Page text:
Most students take notes in class so that they can review and memorize the information just before the final exam. Students take notes so they do not forget what they believe is important for later "cramming". While most instructors would hope that they reformulate and interpret what has been taught, rather than just copy and regurgitate later, most students tend to do the latter. Students also pick up certain cues from the instructors when they should take notes. These include when instructors:
- write on the board
- dictate the information slowly
- write a title of a section or a list of information
- write out the definitions or catch phrases
- write or draw macro-textual planning indicators that organize and structure the classes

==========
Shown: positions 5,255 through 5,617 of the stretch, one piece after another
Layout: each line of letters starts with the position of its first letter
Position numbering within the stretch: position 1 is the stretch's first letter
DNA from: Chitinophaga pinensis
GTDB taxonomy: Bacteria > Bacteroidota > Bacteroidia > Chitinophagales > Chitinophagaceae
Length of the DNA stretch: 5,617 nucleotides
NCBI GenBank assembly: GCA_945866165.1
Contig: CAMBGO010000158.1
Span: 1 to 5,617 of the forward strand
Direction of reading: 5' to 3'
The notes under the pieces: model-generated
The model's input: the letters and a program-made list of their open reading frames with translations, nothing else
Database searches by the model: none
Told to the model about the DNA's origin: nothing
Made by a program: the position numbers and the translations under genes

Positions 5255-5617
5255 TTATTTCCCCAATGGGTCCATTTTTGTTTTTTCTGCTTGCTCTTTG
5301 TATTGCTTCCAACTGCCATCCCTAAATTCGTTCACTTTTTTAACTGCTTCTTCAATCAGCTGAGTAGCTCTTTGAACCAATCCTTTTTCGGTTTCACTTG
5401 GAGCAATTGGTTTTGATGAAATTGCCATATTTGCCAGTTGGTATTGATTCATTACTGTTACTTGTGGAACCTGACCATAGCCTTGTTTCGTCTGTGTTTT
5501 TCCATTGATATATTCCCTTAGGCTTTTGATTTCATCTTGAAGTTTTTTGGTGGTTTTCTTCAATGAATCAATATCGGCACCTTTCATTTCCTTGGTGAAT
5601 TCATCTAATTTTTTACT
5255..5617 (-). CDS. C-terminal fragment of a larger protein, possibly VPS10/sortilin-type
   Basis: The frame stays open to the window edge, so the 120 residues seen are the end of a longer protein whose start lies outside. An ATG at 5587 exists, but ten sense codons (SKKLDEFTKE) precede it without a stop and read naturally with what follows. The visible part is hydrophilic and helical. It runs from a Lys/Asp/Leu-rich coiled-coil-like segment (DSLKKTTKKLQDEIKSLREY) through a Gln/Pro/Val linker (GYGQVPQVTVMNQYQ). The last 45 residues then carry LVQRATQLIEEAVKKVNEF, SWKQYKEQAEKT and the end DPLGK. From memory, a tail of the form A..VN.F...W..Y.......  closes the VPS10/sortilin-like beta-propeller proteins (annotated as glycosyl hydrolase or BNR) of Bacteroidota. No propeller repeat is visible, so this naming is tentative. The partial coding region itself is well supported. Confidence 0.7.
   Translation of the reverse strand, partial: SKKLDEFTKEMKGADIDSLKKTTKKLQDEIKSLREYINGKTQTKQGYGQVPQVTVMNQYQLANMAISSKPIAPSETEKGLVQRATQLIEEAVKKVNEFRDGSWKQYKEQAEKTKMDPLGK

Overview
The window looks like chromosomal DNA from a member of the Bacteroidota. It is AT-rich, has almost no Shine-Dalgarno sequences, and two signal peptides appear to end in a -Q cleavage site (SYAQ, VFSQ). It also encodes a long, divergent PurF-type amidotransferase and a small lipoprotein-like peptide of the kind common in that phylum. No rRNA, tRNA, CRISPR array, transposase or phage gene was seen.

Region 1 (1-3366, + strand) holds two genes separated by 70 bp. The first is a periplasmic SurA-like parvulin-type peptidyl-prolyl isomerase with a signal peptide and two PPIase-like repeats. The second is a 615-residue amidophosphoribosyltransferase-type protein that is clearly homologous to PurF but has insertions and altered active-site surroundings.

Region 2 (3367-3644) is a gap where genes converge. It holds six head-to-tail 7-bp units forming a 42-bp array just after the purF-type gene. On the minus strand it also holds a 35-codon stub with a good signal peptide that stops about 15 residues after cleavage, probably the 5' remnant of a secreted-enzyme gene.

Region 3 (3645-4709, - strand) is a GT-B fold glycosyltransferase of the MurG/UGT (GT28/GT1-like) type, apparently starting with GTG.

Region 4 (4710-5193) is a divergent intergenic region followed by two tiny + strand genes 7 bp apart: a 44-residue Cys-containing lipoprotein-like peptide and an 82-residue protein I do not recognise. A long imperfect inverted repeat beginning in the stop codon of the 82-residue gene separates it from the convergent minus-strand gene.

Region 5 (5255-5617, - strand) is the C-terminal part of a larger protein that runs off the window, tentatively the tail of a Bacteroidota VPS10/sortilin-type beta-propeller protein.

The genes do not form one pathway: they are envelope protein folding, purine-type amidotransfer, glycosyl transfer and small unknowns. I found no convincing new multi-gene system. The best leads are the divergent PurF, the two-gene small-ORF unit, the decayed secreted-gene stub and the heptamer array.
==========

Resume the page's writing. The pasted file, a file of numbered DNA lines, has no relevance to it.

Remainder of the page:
There are also inhibiting indicators when students do not take notes. These occur:
- during discussions of material that do not contribute to the organization of what has been said
- when the instructors interact with the students such as during responses by the instructors to students' questions
- when there are hesitations in instruction, which the students take as signs that what is being said has not been planned
- when the instructors put aside his or her notes, or walk around the classroom
In general, if students perceive that the information is not planned or not written, they do not think that the information is important. Students tend to put more effort in learning (also in notes taking) when the information learning process involves understanding and transformation operations. A matrix structure or concept map structure seems to be more beneficial to the students than an outline structure, or a linear structure. Students also benefit most in notes taking if they reflect and rework the notes to reinforce the structuring of knowledge after the lectures.
Boch, F. and Piolat A. (September, 2005). Note Taking and Learning: A Summary of Research. The WAC Journal. Volume 16.